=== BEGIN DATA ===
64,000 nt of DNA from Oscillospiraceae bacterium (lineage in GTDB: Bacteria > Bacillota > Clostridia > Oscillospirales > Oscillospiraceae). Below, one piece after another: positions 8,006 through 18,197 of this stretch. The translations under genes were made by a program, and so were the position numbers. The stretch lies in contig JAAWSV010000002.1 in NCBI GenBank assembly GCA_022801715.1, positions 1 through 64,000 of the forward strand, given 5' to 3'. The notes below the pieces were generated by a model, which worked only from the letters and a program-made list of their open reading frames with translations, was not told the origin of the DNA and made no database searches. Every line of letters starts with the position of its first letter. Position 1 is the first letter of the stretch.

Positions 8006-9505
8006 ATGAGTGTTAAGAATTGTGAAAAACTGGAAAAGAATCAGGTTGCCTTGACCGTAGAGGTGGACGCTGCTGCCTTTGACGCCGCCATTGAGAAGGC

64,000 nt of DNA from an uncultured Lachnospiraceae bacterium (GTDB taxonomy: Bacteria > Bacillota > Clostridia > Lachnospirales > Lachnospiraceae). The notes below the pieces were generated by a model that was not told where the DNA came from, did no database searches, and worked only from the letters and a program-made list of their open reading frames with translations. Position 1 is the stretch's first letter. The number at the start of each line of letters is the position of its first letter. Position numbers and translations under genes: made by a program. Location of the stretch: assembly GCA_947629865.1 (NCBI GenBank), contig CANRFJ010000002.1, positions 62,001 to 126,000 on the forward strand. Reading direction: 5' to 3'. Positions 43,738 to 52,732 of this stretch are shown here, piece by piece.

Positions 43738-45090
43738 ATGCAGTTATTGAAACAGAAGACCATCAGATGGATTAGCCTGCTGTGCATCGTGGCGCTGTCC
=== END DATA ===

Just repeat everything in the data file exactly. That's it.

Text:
64,000 nt of DNA from Oscillospiraceae bacterium (lineage in GTDB: Bacteria > Bacillota > Clostridia > Oscillospirales > Oscillospiraceae). Below, one piece after another: positions 8,006 through 18,197 of this stretch. The translations under genes were made by a program, and so were the position numbers. The stretch lies in contig JAAWSV010000002.1 in NCBI GenBank assembly GCA_022801715.1, positions 1 through 64,000 of the forward strand, given 5' to 3'. The notes below the pieces were generated by a model, which worked only from the letters and a program-made list of their open reading frames with translations, was not told the origin of the DNA and made no database searches. Every line of letters starts with the position of its first letter. Position 1 is the first letter of the stretch.

Positions 8006-9505
8006 ATGAGTGTTAAGAATTGTGAAAAACTGGAAAAGAATCAGGTTGCCTTGACCGTAGAGGTGGACGCTGCTGCCTTTGACGCCGCCATTGAGAAGGC

64,000 nt of DNA from an uncultured Lachnospiraceae bacterium (GTDB taxonomy: Bacteria > Bacillota > Clostridia > Lachnospirales > Lachnospiraceae). The notes below the pieces were generated by a model that was not told where the DNA came from, did no database searches, and worked only from the letters and a program-made list of their open reading frames with translations. Position 1 is the stretch's first letter. The number at the start of each line of letters is the position of its first letter. Position numbers and translations under genes: made by a program. Location of the stretch: assembly GCA_947629865.1 (NCBI GenBank), contig CANRFJ010000002.1, positions 62,001 to 126,000 on the forward strand. Reading direction: 5' to 3'. Positions 43,738 to 52,732 of this stretch are shown here, piece by piece.

Positions 43738-45090
43738 ATGCAGTTATTGAAACAGAAGACCATCAGATGGATTAGCCTGCTGTGCATCGTGGCGCTGTCC